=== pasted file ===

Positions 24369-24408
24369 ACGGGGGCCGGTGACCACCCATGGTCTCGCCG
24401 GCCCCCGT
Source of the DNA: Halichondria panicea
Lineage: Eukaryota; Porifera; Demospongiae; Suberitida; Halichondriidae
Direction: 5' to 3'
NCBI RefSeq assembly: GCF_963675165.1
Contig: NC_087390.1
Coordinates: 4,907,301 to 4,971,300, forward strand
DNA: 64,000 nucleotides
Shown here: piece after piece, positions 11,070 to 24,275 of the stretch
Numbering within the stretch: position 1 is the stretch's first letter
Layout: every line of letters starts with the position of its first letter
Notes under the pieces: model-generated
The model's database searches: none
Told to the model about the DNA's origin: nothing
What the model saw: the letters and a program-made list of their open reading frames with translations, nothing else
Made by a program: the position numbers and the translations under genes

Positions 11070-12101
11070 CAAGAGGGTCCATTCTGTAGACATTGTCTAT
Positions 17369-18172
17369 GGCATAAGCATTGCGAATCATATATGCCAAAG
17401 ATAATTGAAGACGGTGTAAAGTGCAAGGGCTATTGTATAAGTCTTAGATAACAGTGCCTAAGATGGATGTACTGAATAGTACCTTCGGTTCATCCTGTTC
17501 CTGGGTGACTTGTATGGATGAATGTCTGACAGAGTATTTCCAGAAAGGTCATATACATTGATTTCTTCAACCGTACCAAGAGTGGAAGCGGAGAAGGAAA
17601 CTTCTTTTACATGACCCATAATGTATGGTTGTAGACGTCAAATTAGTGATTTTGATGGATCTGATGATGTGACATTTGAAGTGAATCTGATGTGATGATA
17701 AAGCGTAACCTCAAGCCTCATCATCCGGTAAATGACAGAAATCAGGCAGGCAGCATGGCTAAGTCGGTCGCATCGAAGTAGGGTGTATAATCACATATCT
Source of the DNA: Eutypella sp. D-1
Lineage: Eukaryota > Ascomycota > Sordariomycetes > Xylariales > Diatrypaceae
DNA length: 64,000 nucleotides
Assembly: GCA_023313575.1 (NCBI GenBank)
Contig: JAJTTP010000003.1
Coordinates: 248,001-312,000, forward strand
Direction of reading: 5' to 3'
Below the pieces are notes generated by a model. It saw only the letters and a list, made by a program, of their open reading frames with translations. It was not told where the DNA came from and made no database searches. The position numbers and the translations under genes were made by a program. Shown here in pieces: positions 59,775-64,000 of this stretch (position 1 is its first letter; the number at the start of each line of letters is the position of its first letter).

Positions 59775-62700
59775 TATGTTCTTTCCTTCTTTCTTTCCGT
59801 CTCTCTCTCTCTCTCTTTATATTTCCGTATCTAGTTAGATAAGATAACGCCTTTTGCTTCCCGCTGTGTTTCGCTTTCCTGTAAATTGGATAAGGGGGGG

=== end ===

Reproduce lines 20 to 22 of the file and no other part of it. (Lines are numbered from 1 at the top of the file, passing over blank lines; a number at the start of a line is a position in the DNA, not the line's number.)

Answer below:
11070 CAAGAGGGTCCATTCTGTAGACATTGTCTAT
Positions 17369-18172
17369 GGCATAAGCATTGCGAATCATATATGCCAAAG